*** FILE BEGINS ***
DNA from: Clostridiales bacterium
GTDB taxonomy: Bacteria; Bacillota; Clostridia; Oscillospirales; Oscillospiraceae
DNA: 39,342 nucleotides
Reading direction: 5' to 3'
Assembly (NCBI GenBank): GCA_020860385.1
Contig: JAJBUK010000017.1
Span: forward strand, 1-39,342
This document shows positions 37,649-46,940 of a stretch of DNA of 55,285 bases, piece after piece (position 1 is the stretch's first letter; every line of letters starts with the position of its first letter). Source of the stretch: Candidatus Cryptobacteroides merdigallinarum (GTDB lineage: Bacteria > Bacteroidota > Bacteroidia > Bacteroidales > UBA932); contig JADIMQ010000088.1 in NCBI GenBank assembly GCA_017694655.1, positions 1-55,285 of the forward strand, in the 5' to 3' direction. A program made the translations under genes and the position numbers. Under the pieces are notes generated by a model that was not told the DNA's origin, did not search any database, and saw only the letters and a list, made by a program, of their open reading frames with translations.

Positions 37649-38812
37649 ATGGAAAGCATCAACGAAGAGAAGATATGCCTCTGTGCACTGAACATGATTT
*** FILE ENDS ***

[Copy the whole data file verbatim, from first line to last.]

DNA from: Clostridiales bacterium
GTDB taxonomy: Bacteria; Bacillota; Clostridia; Oscillospirales; Oscillospiraceae
DNA: 39,342 nucleotides
Reading direction: 5' to 3'
Assembly (NCBI GenBank): GCA_020860385.1
Contig: JAJBUK010000017.1
Span: forward strand, 1-39,342
This document shows positions 37,649-46,940 of a stretch of DNA of 55,285 bases, piece after piece (position 1 is the stretch's first letter; every line of letters starts with the position of its first letter). Source of the stretch: Candidatus Cryptobacteroides merdigallinarum (GTDB lineage: Bacteria > Bacteroidota > Bacteroidia > Bacteroidales > UBA932); contig JADIMQ010000088.1 in NCBI GenBank assembly GCA_017694655.1, positions 1-55,285 of the forward strand, in the 5' to 3' direction. A program made the translations under genes and the position numbers. Under the pieces are notes generated by a model that was not told the DNA's origin, did not search any database, and saw only the letters and a list, made by a program, of their open reading frames with translations.

Positions 37649-38812
37649 ATGGAAAGCATCAACGAAGAGAAGATATGCCTCTGTGCACTGAACATGATTT